By Gary Blankenship
A schedule for implementing mandatory electronic filing of court documents in Florida — including for criminal cases — has been requested by the Florida Supreme Court.
The court, in an August 8 administrative order, directed the Florida Courts Technology Commission, in consultation with the Florida Courts E-Filing Authority Board of Directors, to file an implementation schedule for e-filing within 30 days of the order.
The order came as part of case no. SC11-399, which deals with amendments to various procedural rules necessary to accommodate electronic filing.
The FCTC was ordered to submit “a supplemental comment which proposes a plan for phased-in implementation of mandatory e-filing by attorneys. The plan should specifically identify any unique issues regarding implementation of mandatory e-filing in the criminal divisions of the circuit court and for criminal appellate matters.”
Judge Judith Kreeger, chair of the FCTC, said the group may have to ask for a short extension but said the court’s request is logical. She noted that the pending rules case, set for oral argument on October 4, already has a provision to make e-filing mandatory.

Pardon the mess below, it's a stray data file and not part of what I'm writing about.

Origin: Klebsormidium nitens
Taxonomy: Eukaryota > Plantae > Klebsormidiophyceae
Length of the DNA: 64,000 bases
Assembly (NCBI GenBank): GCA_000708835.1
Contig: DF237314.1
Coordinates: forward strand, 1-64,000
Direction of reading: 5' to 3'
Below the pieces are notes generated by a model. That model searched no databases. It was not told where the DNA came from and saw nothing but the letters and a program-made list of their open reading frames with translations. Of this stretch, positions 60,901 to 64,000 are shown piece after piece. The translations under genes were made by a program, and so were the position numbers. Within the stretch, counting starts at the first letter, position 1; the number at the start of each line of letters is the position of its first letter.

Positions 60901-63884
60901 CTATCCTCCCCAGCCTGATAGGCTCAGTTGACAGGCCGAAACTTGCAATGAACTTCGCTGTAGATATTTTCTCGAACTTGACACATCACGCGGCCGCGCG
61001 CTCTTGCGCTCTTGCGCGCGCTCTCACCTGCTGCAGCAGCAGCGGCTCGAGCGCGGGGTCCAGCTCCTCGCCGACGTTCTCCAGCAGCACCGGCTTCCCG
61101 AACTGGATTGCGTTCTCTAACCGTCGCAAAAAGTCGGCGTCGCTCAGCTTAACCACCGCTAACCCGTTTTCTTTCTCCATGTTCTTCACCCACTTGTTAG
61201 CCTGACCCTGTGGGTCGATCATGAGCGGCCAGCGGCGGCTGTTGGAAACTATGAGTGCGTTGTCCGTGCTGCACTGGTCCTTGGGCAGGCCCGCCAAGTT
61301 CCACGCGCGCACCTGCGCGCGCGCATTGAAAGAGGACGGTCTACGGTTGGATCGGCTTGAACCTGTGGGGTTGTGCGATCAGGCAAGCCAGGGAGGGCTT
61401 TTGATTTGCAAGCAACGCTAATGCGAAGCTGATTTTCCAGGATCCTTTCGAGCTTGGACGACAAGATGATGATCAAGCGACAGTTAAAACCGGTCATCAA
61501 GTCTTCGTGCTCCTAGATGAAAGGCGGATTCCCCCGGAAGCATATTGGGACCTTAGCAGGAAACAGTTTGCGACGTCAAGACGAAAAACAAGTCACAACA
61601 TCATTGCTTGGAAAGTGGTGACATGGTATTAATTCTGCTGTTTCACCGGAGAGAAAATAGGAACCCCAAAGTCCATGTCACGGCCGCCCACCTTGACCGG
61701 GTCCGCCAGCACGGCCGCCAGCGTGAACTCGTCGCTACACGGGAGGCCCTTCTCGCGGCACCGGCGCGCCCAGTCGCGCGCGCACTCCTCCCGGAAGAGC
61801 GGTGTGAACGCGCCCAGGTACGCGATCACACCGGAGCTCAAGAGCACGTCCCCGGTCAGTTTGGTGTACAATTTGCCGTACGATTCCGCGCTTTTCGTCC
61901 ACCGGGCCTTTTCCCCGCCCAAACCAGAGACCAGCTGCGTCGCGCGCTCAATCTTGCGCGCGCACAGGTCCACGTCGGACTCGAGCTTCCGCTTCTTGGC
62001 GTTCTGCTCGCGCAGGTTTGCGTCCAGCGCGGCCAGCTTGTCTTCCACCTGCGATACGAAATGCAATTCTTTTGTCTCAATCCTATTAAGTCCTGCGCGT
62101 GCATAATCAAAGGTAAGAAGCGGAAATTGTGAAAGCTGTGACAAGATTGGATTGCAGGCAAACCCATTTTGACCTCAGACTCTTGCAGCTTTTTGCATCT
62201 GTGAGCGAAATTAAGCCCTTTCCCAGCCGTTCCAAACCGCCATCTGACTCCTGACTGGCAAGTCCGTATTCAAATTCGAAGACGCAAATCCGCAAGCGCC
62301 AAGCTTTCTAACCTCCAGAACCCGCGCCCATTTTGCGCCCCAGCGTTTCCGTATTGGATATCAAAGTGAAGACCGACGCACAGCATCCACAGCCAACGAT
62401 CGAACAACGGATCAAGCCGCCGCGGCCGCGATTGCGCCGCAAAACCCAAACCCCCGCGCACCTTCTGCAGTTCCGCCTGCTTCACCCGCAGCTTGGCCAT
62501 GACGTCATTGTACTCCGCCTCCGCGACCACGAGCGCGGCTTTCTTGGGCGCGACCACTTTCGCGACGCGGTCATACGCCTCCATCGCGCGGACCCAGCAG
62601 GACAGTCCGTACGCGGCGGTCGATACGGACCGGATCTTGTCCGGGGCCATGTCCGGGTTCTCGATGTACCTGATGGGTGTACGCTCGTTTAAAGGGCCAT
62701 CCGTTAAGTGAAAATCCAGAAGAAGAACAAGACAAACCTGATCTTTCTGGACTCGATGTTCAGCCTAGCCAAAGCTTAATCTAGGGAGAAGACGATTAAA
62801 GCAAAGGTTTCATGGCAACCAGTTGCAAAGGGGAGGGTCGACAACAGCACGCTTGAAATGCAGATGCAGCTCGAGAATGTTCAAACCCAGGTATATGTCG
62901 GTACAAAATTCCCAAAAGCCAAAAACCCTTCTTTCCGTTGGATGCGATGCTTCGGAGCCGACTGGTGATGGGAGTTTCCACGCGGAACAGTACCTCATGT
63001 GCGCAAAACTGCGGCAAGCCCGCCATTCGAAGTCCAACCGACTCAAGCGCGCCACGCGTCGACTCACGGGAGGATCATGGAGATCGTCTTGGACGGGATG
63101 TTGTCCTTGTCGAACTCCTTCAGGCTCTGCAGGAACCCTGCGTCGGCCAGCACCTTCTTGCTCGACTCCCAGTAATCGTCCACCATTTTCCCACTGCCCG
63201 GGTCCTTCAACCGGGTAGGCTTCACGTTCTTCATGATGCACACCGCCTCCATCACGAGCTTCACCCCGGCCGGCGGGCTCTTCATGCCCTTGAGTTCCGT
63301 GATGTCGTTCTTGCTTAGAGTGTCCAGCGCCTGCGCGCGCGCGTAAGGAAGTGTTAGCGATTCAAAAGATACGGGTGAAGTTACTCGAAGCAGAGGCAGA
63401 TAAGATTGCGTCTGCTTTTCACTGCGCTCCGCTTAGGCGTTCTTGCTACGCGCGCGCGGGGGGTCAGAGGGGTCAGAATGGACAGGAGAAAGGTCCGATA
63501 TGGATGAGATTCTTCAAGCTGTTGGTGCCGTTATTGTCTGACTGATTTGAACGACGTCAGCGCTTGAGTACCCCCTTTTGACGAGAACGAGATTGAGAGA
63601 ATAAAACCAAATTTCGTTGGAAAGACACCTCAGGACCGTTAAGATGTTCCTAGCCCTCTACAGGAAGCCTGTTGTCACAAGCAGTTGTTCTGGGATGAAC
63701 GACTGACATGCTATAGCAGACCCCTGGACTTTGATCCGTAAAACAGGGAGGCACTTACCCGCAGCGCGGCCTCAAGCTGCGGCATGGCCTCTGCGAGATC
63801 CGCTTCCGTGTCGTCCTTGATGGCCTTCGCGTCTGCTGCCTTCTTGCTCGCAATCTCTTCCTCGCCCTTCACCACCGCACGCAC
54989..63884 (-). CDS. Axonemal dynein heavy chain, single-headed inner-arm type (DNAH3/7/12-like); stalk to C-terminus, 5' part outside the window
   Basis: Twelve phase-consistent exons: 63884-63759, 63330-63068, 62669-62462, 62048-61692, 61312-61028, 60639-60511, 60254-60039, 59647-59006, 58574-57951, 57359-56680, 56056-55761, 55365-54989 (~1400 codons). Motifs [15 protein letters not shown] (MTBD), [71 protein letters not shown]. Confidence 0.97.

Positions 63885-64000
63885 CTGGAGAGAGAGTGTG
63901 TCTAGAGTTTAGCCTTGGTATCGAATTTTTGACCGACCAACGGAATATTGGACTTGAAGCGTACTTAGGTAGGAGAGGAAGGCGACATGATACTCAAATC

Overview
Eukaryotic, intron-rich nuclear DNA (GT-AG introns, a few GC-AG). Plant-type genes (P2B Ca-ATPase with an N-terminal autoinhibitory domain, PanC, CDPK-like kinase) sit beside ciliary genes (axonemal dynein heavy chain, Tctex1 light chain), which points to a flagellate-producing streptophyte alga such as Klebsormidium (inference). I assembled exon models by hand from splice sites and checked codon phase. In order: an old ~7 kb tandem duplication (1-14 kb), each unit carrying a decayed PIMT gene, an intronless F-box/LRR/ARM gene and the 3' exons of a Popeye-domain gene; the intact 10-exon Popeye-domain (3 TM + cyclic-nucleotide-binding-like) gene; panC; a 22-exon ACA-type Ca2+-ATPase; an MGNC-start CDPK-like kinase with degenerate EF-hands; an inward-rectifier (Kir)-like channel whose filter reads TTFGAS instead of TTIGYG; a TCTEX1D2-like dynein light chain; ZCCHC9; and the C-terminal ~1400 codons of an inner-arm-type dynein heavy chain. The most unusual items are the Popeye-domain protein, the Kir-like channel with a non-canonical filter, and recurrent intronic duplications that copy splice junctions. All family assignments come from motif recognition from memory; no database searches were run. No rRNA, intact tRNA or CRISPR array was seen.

She said the time extension request would encompass both the schedule and the oral argument date.
“I believe that the FCTC is going to ask the court to postpone the oral argument by a few weeks for several reasons: There just isn’t enough time to do what they want,” Kreeger said.
“We want to do a good job and do the kind of comprehensive job that the court wants.”
Problems, she said, include that many people are on vacation in August, and it can be difficult to round them up for a meeting. Plus, the terms for a third of the FCTC’s members have expired, and the commission is waiting for those members to be reappointed or replaced.
The court’s request is logical, Kreeger added, because the proposed changes to the procedural rules provide that at some point electronic filing for the courts will be mandatory.
“I think what they’re looking for is, ‘OK, what’s going to be the [phase-in] plan, all at once, [court] division by division, court by court?’
“They want us to flesh out a logical, orderly time frame that can realistically be obtained,” she said. “We need input from clerks and courts around the state.”
She said an FCTC working group would be meeting as this News went to press to address the issue. She said it was likely that a modest delay of a month or so would be enough to accommodate the court’s request.
Whenever the phase-in schedule is submitted, the order provided that, “Parties wishing to file comments to the proposed phase-in plan shall do so within 10 days of the filing of the supplemental comments of the FCTC.”